Track by Track: Terrorista – ‘Softpush EP’

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terrorista softpush track by track

Softpush EP  Is Out Now.

Alright. Imagine you’re a post-hardcore duo from Toronto. Your debut release is an innovative release of a succession of cassette tape singles which were eventually collected in a compilation. Together they turned into a wonderful mixture of lo-fi aesthetics, playfulness, melody, and a touch of shouting. What to do next? Well, Terrorista decided the only thing to do was head straight back into the studio and record a new EP adding some tenderness and slightly more expansive song structures to their solid foundation.

We sat down with Terrorista vocalist/guitarist Sam Burton (Hargrove?) to discuss the songs that comprise the recently recorded and released Softpush EP. The conversation ran the gamut from Phillip Roth to discoloured phlegm. As always with Terrorista there’s an abundance of humour and humanity.

Sarah Michelle Gellar

This song is about romanticizing the idea of platonic relationships. It got it’s name because, as a pre-teen who hit puberty too early to really understand what sex was, I had quite the crush on Buffy the Vampire Slayer. This was initially expressed in thoughts to myself like “I want to high five her, but…. closer….and then go help slay vampires”. Shout-out to Pink Ranger though, the real first crush of most lady-liking folks my age.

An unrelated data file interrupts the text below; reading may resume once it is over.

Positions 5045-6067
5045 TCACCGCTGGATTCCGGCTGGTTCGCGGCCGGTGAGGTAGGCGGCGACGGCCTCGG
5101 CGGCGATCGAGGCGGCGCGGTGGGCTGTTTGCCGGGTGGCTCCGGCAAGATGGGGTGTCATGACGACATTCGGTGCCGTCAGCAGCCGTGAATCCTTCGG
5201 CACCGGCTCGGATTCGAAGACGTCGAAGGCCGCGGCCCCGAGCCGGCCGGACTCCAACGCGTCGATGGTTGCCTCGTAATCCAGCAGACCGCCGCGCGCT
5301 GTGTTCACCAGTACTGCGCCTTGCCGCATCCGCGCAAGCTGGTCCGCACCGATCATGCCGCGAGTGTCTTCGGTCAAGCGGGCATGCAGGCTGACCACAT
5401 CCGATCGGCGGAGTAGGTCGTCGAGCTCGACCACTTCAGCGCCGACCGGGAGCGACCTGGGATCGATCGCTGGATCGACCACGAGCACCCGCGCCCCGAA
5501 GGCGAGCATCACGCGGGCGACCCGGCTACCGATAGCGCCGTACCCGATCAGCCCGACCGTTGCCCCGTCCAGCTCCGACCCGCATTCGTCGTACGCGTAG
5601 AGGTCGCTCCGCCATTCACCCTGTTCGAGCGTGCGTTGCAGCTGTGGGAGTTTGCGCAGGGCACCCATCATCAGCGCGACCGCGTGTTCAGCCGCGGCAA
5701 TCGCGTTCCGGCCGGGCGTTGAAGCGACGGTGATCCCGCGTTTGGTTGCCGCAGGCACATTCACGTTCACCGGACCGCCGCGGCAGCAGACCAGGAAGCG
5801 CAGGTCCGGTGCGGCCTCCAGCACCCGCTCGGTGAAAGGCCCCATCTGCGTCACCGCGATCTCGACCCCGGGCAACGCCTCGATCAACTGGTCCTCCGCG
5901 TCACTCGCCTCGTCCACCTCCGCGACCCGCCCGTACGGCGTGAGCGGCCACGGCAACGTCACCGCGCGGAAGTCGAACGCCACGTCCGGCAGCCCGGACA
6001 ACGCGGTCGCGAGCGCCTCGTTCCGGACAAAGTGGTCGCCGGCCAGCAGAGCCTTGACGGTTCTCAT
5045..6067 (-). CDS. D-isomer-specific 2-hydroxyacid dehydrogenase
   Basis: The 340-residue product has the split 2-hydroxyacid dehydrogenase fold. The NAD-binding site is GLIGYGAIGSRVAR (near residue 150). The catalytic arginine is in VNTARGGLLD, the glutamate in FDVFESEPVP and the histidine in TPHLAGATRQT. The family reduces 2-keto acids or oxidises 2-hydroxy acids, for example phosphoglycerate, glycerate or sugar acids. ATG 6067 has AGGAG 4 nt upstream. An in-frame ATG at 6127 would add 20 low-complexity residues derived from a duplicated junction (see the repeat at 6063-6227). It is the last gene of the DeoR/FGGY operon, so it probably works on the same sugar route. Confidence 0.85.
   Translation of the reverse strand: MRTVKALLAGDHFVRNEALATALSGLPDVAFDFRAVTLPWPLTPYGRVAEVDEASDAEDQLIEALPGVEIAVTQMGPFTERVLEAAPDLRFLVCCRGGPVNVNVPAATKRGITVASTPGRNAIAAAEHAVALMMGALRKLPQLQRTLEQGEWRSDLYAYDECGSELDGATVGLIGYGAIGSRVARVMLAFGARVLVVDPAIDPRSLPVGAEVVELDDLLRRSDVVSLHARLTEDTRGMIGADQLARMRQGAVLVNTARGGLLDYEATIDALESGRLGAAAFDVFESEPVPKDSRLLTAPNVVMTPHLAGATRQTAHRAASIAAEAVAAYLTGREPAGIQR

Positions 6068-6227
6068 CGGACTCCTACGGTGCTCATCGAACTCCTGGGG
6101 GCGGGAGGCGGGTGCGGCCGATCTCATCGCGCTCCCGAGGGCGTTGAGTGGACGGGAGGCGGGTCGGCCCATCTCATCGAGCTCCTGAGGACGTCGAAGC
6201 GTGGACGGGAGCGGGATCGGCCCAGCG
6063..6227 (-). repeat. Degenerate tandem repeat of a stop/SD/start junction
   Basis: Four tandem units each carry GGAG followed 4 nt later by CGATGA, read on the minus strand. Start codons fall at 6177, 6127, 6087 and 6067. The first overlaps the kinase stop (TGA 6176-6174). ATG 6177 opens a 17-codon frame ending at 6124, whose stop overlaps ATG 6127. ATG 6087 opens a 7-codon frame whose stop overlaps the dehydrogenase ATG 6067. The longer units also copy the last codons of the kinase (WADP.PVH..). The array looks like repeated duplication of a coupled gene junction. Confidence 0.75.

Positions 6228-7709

Softpush

This one is about a feeling of hope that feels bigger than your body and longer than you actually feel it for; the kind of hope that changes how you look at your past.

I once read an interview with Philip Roth where he described how he starts new books. Essentially, he writes about 100 pages, then keeps reducing it to smaller sections of his favourite parts. When he gets down to one page of writing, that’s the first page of his new book. I’ve been using a form of that method for lyrics for a while now. I improvise over a song dozens of times, then take my favourite lyrics and use them as jumping off points (“this line sounds kind of verse-like/chorus-like/bridge-like”) and keep picking my favourite lines. The last line of this song “We’ve been kicking around this world, I guess that we’ve been waiting for the right sign, So do not distress, my friend, some things will just take longer than a lifetime” was ALL OVER this song at first, long before the music was finished. At the time it was my favourite line I’d ever written.

Morriseau’s Black

Every project always has a song that keeps changing after you record it. I still change the lyrics to the verses when we play it. I still change little bits of the guitar. I like playing this song a lot, and I really enjoy the small differences in every performance of it. Structurally, this song is different than what we usually gravitate to, but it still feels like one of the more expressive and organic songs we’ve written.

In A Crowd

Blech. Gross. You know when you’re coming down from a bad cold and you’ve been unable to breathe or sleep right for a few days and that clear, wet phlegm starts to turn into that really thick discolored phlegm? It’s gross, but you just want to be better, so you’re incessently trying to get it out by hacking or relentlessly blowing your nose? It’s gross, but it’s a kind of victory. A gross victory. That’s what this song felt like for me. This song is about seeing the manifestation of personal anxiety on a societal level.

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